Some of the most significant works to enter public collections in June
John Singer Sargent Archive
The MFA Boston has set up a John Singer Sargent Archive, cementing its position as a hub for the study of his work. The museum already boasts a dedicated Sargent gallery and a rare set of murals by the artist. Many of the photographs, sketches and letters in the archive are recent gifts fromRichard and Leonée Ormond, and Warren and Jan Adelson.
Bacchant, by Adriaen de Vries
‘Adriaen de Vries is the Dutch Michelangelo and his works are equally rare’, says Rijksmuseum director Wim Pijbes of this recent acquisition. The early Baroque artist’s dramatic depiction of a votary of Bacchus was rediscovered only a few years ago in a courtyard in Austria. It’s the first major work by the sculptor, who was born in The Hague in 1556, to enter a Dutch public collection.
Royal Pavilion & Museum, Brighton & Hove, and Bristol Museum & Art Gallery
Ah, Liberty! (2008) and Origin of The Species (2008), by Ben Rivers
Brighton and Bristol enlisted the help of the Contemporary Art Society for this joint acquisition. After a year-long search, the society settled on these two moving image works by the British artist Ben Rivers. Shot on 16mm film, they offer a glimpse into the lives of people existing at the margins of society.
Four works by Louise Bourgeois and one by Jasper Johns
Louise Bourgeois moved to the USA in the late 1930s and was apparently eager to see a version of her monumental sculpture, Maman (1999) placed in the country. Now her wish has been fulfilled; Crystal Bridges has acquired one of six bronze casts made from the original Tate commission, along with another sculpture, Quarantania (1947–53), and two paintings, Connecticutiana (1944–45), and Untitled (1947). In addition, the museum debuted one of Jasper Johns’s iconic Flag works on Flag Day Weekend. The piece, which consists of a flag collaged on canvas and painted over with encaustic, has been in the collection of Johns’s assistant, the artist Mark Lancaster, since its creation in 1983.
Auvers, Landscape with Plough (1877), by Charles-François Daubigny
The Toledo Museum of Art sold two paintings by Daubigny in order to purchase this one, a ‘better example’ of the 19th-century artist’s work. The piece depicts the farmland surrounding Auvers-sur-Oise, just north of Paris, where the artist lived during his later years. This foreboding scene echoes the subject of Van Gogh’s Wheat Fields with Reaper, Auvers, also in the collection.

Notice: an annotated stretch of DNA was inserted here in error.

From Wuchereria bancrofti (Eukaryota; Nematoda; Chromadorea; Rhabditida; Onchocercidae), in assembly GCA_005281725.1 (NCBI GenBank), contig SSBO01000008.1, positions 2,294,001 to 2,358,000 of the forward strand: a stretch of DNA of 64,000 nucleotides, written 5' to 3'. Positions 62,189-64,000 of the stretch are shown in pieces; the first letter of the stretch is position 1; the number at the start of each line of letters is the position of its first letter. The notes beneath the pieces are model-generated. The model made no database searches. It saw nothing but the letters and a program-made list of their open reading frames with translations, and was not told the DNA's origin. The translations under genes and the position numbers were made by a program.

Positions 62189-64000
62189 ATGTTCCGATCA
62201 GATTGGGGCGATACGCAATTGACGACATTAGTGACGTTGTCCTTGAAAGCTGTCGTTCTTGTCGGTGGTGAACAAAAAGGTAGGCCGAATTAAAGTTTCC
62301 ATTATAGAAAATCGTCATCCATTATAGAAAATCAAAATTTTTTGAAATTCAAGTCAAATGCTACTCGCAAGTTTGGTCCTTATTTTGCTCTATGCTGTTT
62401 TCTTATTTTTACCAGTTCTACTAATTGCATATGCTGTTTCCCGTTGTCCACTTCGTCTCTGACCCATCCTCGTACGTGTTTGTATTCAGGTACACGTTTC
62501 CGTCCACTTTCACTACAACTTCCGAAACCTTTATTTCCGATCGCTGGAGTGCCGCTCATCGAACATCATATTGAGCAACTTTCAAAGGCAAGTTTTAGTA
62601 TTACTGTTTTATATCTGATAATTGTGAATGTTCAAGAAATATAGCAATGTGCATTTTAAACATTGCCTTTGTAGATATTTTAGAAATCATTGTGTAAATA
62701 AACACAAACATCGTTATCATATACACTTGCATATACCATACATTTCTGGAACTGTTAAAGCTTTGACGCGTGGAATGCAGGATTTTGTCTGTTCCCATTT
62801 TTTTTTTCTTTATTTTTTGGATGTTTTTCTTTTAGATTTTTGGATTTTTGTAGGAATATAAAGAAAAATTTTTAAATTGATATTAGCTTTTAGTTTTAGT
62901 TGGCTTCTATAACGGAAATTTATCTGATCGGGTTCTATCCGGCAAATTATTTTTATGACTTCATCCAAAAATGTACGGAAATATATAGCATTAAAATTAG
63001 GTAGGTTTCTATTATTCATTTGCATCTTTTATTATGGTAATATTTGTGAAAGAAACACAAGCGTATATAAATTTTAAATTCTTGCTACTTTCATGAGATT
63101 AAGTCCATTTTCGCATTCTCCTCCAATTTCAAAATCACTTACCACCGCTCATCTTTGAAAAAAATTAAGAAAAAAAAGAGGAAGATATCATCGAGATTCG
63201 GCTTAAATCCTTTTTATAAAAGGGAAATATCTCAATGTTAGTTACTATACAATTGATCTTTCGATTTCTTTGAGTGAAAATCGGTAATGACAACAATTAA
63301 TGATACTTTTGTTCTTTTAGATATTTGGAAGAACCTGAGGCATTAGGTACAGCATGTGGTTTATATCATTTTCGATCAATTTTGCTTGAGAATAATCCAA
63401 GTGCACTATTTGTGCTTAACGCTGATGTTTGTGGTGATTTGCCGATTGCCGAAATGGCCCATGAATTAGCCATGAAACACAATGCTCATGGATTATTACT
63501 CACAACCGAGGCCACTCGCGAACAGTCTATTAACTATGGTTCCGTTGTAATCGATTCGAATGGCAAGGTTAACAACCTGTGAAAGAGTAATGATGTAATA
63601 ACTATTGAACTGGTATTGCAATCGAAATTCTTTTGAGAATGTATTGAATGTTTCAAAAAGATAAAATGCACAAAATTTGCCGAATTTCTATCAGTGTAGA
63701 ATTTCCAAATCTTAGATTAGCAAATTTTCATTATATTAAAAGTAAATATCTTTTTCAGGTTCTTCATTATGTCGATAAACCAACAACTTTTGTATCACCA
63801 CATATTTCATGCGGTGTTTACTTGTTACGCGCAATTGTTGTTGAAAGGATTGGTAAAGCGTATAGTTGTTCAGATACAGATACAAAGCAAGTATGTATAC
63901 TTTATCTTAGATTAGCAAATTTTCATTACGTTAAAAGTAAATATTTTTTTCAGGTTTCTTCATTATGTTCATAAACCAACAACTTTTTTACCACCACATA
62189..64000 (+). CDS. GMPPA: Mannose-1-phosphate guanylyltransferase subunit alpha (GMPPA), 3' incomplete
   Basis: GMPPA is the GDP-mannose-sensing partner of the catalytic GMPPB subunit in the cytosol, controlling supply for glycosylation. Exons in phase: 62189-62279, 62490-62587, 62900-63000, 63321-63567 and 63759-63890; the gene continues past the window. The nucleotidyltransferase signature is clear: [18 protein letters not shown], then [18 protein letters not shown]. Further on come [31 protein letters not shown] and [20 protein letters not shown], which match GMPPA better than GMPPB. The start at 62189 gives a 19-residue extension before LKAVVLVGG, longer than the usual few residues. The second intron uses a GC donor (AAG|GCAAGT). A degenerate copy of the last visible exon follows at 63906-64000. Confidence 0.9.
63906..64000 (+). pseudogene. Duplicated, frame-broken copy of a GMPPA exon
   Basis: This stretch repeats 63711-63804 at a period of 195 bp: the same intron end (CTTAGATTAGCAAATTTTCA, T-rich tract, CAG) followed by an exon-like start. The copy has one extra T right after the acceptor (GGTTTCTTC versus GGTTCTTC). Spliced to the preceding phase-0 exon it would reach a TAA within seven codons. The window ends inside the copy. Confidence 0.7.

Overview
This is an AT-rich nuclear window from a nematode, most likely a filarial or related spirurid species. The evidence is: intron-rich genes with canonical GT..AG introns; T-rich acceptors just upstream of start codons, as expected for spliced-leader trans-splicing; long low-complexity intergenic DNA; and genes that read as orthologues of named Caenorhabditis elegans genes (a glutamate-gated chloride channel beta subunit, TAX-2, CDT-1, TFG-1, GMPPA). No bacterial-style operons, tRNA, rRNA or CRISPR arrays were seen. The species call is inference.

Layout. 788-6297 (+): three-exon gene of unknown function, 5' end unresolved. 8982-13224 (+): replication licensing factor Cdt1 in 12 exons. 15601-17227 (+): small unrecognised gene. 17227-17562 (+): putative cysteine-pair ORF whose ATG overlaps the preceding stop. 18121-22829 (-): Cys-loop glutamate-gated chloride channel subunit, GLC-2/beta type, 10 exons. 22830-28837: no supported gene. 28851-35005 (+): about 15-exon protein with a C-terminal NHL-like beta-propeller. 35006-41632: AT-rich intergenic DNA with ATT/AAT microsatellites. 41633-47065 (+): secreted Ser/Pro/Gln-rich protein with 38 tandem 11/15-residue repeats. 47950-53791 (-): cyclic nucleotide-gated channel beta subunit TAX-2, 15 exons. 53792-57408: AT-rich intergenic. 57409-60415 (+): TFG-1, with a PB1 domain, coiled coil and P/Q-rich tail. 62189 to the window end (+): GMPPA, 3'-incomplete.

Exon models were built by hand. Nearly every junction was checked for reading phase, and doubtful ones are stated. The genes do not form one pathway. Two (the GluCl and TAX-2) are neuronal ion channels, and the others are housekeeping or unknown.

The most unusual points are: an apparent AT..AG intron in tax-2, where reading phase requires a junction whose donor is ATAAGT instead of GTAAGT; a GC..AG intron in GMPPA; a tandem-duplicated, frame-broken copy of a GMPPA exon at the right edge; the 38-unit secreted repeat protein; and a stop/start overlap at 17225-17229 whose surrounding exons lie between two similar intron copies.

Spider Couple and Clouds and Caverns by Louise Bourgeois
The Gemeentemuseum acquired Bourgeois’s Cell XXVI in 2010, making it the only Dutch museum to hold one of the artist’s late works. Now the Louise Bourgeois Studio has made the museum one of its permanent partners in Europe with the offer of two major sculptures on long-term loan. Spider Couple is one of Bourgeois’s famous series inspired by her mother, a weaver and ‘spinner of yarns’. Clouds and Caverns, a spiralling structure that echoes the drawings the artist made during bouts of insomnia, has never been shown in a public institution before.
Portrait of a Violinist (1773), Anne Vallayer-Coster
Vallayer-Coster was just 26 when she was elected to the French Academy. She was famous for her flower paintings and still lifes, two of which – Still Life with Brioche, Fruit and Vegetables (1775) and Floral Still Life (an undated miniature) – are already in the collection. But as this exquisite portrait shows, she also turned her hand successfully to other genres. This is thought to represent one of her three sisters, Madeleine, Elisabeth or Simone, and is notable for its exceptional details, such as the broken strings on the violin.
The Two Kings: Corn and Cotton, by Elizabeth Remington
Remington’s painting of corn and cotton was made for the 1876 World’s Fair in Philadelphia. Depicting the key crops of the north and south of the United States, it was meant to symbolise a unified nation after years of Civil War.
Salvage Series (2005), by Neil Brownsword
This installation adds a critical edge to mima’s renowned ceramics collection, by focusing on the waning ceramics industry. Salvage Series presents objects from old factory production lines, and asks people to reflect on how traditional skills are being lost and forgotten in post-industrial Britain.